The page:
Monday, January 2, 2012

Space Available: Post-Mortem.

So, the year 2011 has come and gone, and my experiment with writing a complete novel on Twitter--a book called Space Available, FYI--is now finished. Here's what I learned:

The level of difficulty was way harder than I anticipated.
I had no idea how hard it would be to tell a rich, layered story in 140-character bursts. I think I went into this whole experiment a little naively, because I've told stories before--lots of them--so I just assumed it would be a matter of adapting my storytelling process to the Twitter format.

What I wasn't counting on was the complete interruption of the flow of thinking that comes from having to mind your character count and click "Tweet" every few words. I found it to be much more disruptive than I'd originally figured on. Twitter works very well as a medium for sharing interesting links, or for expressing an opinion in a succinct way (this is why so many comedians have latched on to it--Twitter is the perfect one-liner delivery system).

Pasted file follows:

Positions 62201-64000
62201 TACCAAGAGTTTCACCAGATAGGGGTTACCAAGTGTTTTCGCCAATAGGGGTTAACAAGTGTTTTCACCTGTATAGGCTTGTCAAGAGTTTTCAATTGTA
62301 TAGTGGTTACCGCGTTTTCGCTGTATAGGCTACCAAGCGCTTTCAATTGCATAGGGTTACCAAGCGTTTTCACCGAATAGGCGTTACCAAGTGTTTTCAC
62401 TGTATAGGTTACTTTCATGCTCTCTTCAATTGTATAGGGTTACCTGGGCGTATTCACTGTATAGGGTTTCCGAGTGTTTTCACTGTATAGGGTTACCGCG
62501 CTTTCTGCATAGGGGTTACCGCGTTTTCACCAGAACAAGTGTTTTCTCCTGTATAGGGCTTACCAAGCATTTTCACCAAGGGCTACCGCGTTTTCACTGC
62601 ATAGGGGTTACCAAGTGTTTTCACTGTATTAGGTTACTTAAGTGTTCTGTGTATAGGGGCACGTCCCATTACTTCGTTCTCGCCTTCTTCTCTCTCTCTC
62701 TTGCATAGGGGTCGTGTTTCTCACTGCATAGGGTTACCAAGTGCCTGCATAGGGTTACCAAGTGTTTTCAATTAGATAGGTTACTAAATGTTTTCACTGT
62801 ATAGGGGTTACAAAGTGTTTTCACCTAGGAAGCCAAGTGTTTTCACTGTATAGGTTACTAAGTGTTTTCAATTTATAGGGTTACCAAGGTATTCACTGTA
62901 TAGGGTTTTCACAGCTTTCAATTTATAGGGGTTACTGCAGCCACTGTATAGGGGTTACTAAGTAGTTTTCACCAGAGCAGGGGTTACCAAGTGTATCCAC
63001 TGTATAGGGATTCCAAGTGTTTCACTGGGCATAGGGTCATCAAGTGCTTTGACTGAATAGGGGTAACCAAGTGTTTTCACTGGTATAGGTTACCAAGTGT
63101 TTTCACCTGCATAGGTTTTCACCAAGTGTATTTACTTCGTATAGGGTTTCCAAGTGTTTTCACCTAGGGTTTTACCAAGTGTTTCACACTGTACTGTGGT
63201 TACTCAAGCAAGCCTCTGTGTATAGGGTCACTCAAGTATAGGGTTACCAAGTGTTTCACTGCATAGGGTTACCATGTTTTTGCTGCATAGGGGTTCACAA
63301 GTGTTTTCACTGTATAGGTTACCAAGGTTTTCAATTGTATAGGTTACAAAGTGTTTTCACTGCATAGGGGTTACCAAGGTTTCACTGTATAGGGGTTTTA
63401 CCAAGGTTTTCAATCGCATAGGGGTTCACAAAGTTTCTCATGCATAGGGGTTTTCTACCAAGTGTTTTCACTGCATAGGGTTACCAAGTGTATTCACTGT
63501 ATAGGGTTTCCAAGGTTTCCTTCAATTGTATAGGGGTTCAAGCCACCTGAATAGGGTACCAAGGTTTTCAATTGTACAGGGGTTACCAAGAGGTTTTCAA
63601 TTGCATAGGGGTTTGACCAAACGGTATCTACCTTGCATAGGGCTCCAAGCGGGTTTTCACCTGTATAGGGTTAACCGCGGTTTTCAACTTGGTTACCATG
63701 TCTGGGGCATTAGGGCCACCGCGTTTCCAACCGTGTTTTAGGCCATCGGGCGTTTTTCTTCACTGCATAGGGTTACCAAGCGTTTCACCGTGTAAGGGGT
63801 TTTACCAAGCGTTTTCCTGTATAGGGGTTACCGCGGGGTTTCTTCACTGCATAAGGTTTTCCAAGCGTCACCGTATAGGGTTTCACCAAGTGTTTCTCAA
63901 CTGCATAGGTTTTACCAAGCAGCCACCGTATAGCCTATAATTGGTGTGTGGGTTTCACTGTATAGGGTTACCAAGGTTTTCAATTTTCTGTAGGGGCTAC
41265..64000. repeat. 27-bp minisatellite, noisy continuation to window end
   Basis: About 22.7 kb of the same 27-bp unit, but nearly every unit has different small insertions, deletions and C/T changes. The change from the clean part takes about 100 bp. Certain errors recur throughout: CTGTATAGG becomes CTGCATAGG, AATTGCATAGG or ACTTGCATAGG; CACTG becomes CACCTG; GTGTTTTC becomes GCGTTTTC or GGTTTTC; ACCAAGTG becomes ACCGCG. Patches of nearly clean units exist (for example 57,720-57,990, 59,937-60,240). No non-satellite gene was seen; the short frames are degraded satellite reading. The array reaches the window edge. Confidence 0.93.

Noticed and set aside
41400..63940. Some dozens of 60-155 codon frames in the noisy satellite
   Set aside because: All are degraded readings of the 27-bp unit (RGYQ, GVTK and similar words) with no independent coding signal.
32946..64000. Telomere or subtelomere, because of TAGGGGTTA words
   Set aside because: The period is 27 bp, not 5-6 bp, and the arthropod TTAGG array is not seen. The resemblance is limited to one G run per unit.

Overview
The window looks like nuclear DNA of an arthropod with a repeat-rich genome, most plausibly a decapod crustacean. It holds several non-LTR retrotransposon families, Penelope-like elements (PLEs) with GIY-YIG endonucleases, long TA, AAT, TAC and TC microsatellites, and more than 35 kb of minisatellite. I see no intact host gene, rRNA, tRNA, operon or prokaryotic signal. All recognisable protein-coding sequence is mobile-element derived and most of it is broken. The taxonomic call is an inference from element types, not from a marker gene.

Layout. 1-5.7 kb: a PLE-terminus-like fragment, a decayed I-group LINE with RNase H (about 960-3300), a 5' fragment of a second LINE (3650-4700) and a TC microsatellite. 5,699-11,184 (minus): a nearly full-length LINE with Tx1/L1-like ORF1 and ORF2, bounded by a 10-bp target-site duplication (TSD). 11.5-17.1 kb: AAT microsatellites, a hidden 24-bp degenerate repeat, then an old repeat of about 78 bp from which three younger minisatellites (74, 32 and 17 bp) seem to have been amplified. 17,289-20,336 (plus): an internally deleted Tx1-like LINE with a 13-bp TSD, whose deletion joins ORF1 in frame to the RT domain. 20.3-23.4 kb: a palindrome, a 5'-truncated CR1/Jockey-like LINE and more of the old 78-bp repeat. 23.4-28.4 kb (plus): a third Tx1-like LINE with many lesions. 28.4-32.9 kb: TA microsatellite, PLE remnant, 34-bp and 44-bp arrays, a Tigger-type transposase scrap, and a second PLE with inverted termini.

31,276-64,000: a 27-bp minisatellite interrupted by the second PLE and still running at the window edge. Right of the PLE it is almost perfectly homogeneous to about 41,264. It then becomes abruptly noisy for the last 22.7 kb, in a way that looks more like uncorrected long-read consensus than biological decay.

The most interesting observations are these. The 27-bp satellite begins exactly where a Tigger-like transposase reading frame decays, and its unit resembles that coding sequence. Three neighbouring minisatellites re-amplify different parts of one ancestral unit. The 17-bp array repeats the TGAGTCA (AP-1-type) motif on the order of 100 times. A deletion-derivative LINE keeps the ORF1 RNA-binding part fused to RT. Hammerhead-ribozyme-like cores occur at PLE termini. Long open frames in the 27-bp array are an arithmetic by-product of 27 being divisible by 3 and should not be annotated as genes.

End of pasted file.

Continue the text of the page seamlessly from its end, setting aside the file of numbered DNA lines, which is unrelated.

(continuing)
But hashtag-free thoughts that run the length of more than a few tweets get bogged down easily in the type-count-tweet/type-count-tweet mechanism that is Twitter. In retrospect, I wish I'd made it more of a performance-art kind of thing, Cloverfield-style, like I was live-tweeting the story as opposed to writing my novel down on Twitter. Maybe that would've been just as difficult, but it would have fit the medium better.

I am an enthusiastic dreamer... until life gets in the way.
I started this project like I start all my projects: with a zest and passion for it, knowing that I am going to knock it out of the park. This is mostly the anticipation part, leading up to it. I announced it last December and was ready to hit the ground with my engines revving.